Interview: Wayne Coyne's Flaming Eclipse
Wayne Coyne is curious.
Now, you can take that statement to mean a couple of different things: 1) the leader of veteran alternative stalwarts the Flaming Lips has an insatiable thirst for discovering ways to push the audio/video envelope, or 2) the man is a bit, well, odd. Know what? It's probably a combination of both.
But who cares, really? Coyne, 49, and his fellow longtime Lips - lead guitarist/multi-instrumentalist Steven Drozd and bassist Michael Ivins - have been at the forefront of surround sound exploration ever since they entrusted 2002's Yoshimi Battles the Pink Robots to surround maven Elliot Scheiner, who was assisted by the band's regular producer, Dave Fridmann. (Drummer Kliph Scurlock, a touring member of the Lips brigade since 1999, was recognized as a full-fledged band member upon the release of Embryonic in 2009.)]
Fridmann has since become a 5.1 pioneer in his own right, helming adventurous full-channel onslaught mixes for the revisitation of 1999's The Soft Bulletin and the concurrent expansion of 2006's At War with the Mystics.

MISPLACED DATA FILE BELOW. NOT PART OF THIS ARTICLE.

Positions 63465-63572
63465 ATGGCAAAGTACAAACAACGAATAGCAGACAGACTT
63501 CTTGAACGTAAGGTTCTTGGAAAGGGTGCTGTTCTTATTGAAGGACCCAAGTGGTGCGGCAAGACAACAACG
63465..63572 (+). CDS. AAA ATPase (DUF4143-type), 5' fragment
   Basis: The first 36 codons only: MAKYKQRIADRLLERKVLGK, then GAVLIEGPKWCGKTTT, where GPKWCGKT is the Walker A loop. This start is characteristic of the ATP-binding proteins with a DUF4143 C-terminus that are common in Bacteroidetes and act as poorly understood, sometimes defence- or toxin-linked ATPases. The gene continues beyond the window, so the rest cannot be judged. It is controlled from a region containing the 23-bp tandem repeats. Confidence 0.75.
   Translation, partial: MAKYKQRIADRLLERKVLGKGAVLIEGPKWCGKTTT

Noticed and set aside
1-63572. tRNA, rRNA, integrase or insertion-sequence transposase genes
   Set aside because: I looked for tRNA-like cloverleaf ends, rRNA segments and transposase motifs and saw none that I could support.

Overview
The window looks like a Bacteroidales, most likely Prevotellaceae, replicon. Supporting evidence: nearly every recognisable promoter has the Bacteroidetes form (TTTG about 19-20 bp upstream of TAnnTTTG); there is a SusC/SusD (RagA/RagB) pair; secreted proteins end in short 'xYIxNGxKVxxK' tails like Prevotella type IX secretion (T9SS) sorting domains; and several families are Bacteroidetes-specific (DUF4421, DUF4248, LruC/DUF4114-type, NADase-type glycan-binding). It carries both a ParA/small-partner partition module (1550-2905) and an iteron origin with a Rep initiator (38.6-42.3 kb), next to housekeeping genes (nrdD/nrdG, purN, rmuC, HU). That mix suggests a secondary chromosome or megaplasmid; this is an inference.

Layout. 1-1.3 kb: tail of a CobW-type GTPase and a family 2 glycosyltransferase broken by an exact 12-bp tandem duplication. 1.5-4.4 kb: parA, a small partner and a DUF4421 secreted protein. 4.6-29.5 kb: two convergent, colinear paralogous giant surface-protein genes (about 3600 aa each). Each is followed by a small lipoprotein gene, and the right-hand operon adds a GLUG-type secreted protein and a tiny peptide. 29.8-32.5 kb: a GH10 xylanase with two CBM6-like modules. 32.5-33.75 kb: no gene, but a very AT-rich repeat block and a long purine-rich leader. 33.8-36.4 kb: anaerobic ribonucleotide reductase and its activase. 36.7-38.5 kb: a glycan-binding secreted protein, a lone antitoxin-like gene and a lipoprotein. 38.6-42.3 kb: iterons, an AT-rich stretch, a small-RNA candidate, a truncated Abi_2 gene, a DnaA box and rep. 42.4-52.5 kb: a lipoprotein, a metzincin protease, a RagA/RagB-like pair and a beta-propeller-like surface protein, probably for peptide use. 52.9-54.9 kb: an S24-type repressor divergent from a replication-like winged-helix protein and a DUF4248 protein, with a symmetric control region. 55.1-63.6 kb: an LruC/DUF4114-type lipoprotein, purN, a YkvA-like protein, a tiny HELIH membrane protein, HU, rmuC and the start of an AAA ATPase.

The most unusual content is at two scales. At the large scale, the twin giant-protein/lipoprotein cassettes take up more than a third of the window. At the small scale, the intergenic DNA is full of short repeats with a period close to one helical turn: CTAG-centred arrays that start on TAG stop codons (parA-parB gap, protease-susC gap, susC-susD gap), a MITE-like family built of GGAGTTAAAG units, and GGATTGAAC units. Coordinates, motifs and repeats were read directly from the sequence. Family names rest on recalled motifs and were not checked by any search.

Not long before the Lips' picture-perfect sundown performance at Central Park Summerstage in New York City this past July, Coyne and I spent about a million billion milliseconds (give or take) chewing the 5.1 fat. But first we delved deep into the whys and the wherefores of the Lips and Stardeath and White Dwarfs' mind-boggling collaborative reinterpretation of Pink Floyd's audiophile benchmark The Dark Side of the Moon. "We like to experiment with sound," Coyne explains.
Hmm, you think?
Covering Pink Floyd's The Dark Side of the Moon stemmed from an off the cuff comment you'd made to some iTunes execs. But when you got down to the nitty gritty of actually doing it, I imagine that the goals followed your usual M.O.: Do something unique, interesting, and different.
It would be very easy to just play what Pink Floyd did, and by simply having us sing it rather than David Gilmour and Roger Waters, that would somehow "change" it. But I would say, especially with a song like "Us and Them" - one of the most perfect pieces of music ever, really - you cannot play that music without it overtaking you and remaining true to itself. I think we knew going into it that that song would be the least "touched" by us.